Argentina has imposed anti-dumping duty at the rate of 56 per cent on import of gloves from Bangladesh and some other countries initially for six months.
The argentine ministry of production and labour on November 15 imposed the duty on freight on board values of the product as it found ‘evidence of dumping’ of the products to the market in primary investigations.
The country also imposed the duty at 56 per cent on import of the product from Bangladesh, China, Sri Lanka and Malaysia while 35.06 per cent on imports from India over the same allegation.
According to the Bangladesh Tariff Commission (BTC), Bangladesh’s export of gloves, mittens and mitts, knitted or crocheted, impregnated, coated or covered with plastics or rubber, to Argentina was worth $1,17,361 in the fiscal year 2018-2019.
In FY 2017-2018, the exports accounted for $151,284.
Tariff commission officials said that although the export volume of the product to the country was not so significant in comparison to its total export worth $40.53 billion in FY19, the impositions had far reaching impacts on exports of the country as other countries might follow Argentina’s example.
So, the government as well as exporters should be very careful and proactive on handling the issue, they said.
In recent years, Bangladesh had also faced anti-dumping and related duties on jute and jute goods, hydrogen peroxide and fishing nets from India, hydrogen peroxide from Pakistan and on synthetic yarn from Turkey.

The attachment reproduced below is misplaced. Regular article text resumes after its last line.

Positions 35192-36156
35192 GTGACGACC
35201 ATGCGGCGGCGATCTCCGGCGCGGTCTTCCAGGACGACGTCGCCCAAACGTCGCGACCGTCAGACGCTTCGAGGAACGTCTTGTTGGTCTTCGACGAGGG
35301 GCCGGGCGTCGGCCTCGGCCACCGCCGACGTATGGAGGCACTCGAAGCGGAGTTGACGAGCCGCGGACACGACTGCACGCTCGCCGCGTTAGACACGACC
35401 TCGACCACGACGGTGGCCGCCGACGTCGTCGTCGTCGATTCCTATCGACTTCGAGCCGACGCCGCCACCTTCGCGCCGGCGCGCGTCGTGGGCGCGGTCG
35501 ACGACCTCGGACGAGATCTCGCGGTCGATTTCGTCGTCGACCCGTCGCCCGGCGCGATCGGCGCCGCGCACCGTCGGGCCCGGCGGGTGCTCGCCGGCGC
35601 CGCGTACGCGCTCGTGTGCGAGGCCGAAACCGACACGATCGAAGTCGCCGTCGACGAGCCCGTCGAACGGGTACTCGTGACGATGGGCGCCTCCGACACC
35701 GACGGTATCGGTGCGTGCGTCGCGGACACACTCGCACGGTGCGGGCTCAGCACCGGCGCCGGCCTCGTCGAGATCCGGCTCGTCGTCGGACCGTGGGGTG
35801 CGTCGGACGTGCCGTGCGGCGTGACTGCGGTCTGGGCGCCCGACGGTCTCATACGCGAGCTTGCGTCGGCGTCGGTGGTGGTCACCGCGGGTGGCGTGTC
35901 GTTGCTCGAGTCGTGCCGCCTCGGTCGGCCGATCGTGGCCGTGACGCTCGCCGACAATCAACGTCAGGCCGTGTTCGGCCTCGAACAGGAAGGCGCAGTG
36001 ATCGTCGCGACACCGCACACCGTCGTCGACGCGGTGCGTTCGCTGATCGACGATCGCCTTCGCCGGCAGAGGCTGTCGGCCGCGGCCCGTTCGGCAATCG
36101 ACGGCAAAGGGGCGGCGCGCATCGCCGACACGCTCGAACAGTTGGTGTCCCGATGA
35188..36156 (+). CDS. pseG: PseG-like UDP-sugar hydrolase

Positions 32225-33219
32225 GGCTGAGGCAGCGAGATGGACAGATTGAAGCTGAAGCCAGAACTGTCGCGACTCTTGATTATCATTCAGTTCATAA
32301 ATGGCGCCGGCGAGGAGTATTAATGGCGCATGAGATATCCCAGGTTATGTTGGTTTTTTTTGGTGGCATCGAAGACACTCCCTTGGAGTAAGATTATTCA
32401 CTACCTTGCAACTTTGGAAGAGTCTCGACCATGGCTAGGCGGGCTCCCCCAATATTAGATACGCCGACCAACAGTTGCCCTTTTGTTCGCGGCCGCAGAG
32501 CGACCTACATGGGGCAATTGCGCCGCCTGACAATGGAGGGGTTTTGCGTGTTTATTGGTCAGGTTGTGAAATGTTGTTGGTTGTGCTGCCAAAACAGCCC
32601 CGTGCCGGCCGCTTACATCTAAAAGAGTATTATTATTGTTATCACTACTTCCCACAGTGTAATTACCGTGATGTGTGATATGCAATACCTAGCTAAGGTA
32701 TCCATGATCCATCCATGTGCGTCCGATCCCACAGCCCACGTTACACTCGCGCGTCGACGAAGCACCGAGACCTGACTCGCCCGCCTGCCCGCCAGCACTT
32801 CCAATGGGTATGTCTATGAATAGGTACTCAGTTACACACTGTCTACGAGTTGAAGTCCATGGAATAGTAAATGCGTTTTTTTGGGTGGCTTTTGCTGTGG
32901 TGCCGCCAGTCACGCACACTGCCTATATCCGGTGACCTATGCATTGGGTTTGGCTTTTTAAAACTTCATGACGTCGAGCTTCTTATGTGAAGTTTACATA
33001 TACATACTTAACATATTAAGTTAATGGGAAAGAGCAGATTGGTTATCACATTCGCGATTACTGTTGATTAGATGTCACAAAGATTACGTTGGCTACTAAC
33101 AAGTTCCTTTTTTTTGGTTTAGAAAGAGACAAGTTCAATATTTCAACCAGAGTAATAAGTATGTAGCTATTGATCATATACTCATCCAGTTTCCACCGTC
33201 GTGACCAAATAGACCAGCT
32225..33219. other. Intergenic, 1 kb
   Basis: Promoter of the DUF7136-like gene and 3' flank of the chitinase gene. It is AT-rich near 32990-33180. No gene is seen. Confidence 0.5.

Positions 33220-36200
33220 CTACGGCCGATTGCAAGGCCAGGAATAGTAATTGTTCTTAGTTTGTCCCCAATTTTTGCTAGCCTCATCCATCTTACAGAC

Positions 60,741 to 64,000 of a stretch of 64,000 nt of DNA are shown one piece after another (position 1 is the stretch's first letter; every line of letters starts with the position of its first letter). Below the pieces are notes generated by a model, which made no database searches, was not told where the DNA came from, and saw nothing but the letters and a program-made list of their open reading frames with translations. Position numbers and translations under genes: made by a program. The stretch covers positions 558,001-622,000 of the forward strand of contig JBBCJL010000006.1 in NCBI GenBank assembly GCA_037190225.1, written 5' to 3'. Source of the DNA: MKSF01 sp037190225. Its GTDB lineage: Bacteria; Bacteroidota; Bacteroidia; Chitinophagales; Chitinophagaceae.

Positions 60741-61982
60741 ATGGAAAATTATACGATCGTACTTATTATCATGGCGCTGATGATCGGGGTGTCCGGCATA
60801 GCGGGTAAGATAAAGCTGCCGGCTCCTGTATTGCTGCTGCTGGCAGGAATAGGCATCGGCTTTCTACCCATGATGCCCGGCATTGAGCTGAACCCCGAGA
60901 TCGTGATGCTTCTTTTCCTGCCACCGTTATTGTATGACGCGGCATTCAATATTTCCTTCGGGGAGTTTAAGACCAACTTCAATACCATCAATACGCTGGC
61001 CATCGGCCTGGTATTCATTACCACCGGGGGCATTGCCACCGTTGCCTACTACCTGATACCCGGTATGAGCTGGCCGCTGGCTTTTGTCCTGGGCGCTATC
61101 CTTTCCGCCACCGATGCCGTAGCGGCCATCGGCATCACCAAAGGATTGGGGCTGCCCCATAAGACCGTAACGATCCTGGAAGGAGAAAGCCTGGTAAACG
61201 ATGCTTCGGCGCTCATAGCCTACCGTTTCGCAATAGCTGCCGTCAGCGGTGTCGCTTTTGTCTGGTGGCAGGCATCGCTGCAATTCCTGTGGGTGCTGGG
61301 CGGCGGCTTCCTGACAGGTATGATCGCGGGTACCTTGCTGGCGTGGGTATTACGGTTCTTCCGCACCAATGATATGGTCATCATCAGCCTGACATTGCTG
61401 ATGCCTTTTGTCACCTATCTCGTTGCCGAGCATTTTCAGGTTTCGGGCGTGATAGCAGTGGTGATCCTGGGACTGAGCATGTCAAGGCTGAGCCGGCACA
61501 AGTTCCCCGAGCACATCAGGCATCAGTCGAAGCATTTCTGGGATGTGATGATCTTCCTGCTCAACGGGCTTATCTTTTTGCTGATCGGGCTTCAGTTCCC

Earlier on August 6, the foreign trade secretariat of Argentina’s production and labour ministry issued a notification on initiating an investigation into alleged dumping of gloves to the country from six Asian countries, including Bangladesh.
Bangladeshi exporters were supposed to respond to the questionnaire sent by September 30 but the tariff commission, responsible for communicating with exporters on any issues related to imposition of such duties, only came to know about the initiative after deadline to respond to the notification expired.
The commission received the letter sent by the Bangladesh embassy to the United States that also looked into diplomatic matters with Argentina through diplomatic bags on September 30.
Sources, however, said that the embassy also informed the BTC about Argentina’s decision through email but BTC had not noticed the letter.
Later in response to a tariff commission plea, the Bangladesh embassy to the US requested Argentina to extend the period for submitting the responses of Bangladeshi exporters to the questionnaire.
Argentina had also extended that deadline by 10 days but the commission came to know about the extension late.
Argentina will now conduct a final investigation into the allegations and take a decision to impose the duty based on the findings.
Commerce ministry officials said that the tariff commission would now decide on what to do next on the issue.
Tariff commission officials said that they did not get cooperation from the exporters.
The commission on October 7 informed the Bangladesh Garment Manufacturers and Exporters Association and Bangladesh Knitwear Manufacturers and Exporters Association about the issue and sought information required for future steps.
None of the associations responded to the request, they said.
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